-15. Generating 'means'for producing a regularly repeated series of precisely uniform electrical pulses, said generating means comprising in combination, a capacitor, switching means and a transformer primary winding connected in series, a power supply circuit adapted to be energized from a source of alternating current, circuit means including a controllable electron tube connecting said capacitor to said supply circuit to be charged therefrom with said tube in a conductive condition, a threshold circuit connected to said capacitor, said threshold circuit being actuated when said capacitor has become charged to a precisely predetermined voltage, said threshold circuit being connected to said tube to terminate charging of said capacitor upon actuation of said threshold circuit, and pulsing means connected to said switching means for connecting said capacitor to said primary winding for discharge therethrough with said capacitor charged to said predetermined voltage.

16. Generating means according to claim 15, in which said switching means is a thyratron.

17. Generating means according to claim 15, wherein said switching means is a phase shifter connected to said supply circuit.

18. A pulse regulator of the class described, comprising in combination, an input circuit adapted for energization from an alternating current source, an output circuit adapted for connection to utilization means, a pulsing capacitor, circuit control means for connecting said capacitor to said output circuit to produce a pulse therein by discharge of said capacitor, circuit means connecting said capacitor to said input circuit to be charged in a predetermined direction therefrom, and a threshold circuit connected to said capacitor and to said input circuit, said threshold circuit being connected to said circuit control means for actuating said circuit control means and thereby terminating said charging of said capacitor when it has become charged to a predetermined fixed potential determined by said threshold circuit, whereby operation of said circuit control means causing said termination of said charging will simultaneously produce a pulse of predetermined precisely fixed magnitude in said output circuit notwithstanding voltage fluctuations in said alternating current source.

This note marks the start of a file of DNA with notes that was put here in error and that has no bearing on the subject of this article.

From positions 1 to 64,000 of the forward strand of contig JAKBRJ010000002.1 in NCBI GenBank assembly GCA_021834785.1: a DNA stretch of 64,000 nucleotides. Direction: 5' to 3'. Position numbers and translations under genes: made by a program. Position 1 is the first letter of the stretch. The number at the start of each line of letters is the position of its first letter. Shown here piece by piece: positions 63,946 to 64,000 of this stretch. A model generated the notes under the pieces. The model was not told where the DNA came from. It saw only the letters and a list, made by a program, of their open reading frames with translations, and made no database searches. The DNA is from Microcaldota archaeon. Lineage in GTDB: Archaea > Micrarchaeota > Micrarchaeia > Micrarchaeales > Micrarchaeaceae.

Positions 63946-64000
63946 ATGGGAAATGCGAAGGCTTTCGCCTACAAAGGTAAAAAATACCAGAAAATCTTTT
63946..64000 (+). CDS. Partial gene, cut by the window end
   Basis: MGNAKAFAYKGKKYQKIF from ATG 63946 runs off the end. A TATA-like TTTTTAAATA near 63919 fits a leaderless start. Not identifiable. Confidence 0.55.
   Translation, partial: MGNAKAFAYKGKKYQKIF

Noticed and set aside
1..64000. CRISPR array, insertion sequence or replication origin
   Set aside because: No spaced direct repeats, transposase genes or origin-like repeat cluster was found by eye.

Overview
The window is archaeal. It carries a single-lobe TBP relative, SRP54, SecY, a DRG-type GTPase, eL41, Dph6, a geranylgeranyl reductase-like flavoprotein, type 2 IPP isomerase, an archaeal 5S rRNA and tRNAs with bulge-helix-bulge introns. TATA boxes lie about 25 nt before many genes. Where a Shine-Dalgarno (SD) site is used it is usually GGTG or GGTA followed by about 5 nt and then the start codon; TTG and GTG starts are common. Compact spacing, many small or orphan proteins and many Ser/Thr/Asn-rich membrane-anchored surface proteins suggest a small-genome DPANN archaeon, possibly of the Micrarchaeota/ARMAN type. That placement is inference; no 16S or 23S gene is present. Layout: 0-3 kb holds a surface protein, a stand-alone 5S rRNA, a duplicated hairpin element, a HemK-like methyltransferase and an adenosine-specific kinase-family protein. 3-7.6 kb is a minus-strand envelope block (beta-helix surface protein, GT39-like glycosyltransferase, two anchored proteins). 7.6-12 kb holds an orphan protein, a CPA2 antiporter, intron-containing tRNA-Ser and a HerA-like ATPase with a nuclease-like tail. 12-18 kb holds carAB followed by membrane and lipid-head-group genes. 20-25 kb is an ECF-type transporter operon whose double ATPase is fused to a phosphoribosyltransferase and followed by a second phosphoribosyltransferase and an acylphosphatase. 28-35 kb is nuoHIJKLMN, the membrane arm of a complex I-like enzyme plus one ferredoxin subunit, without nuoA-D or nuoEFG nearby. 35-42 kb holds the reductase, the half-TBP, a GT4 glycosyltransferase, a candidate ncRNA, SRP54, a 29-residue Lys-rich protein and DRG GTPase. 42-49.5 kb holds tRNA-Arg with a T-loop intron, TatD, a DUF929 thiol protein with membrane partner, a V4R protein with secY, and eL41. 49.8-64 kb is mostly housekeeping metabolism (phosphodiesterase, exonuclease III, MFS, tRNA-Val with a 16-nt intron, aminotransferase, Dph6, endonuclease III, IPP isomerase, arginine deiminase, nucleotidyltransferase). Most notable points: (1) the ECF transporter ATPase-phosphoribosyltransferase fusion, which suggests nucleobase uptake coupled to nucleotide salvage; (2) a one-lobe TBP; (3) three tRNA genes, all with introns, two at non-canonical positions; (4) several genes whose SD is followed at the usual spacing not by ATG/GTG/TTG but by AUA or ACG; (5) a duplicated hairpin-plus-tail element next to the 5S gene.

19. A regulator according to claim 18, in which said threshold circuit includes a direct current source of ref erence potential of precisely constant magnitude and rectifier means connected in series with said source of reference potential for permitting current flow through said threshold circuit only after said capacitor has become charged to a potential exceeding said reference potential.

Basham May 10, 1949 Vossberg Mar. 17, 1953

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Cited By (15)

* Cited by examiner, † Cited by third party
Publication number Priority date Publication date Assignee Title
US2942169A (en) * 1958-10-17 1960-06-21 Meguer V Kalfaian System of charging and discharging a capacitor at high speeds
US2969464A (en) * 1959-06-02 1961-01-24 Morris W Chisholm Impulse powered X-ray apparatus
US2999968A (en) * 1959-10-19 1961-09-12 Sperry Rand Corp Ford Instr Co Switching circuit for nonlinear servo integral compensation
US3069548A (en) * 1958-12-17 1962-12-18 Machlett Lab Inc Protective circuits for electron tubes
US3090938A (en) * 1959-08-31 1963-05-21 Rayflex Exploration Company Underwater beacon
US3146391A (en) * 1958-01-14 1964-08-25 British Insulated Callenders Generation of high voltage heavy current pulses
US3171080A (en) * 1965-02-23 Kesselring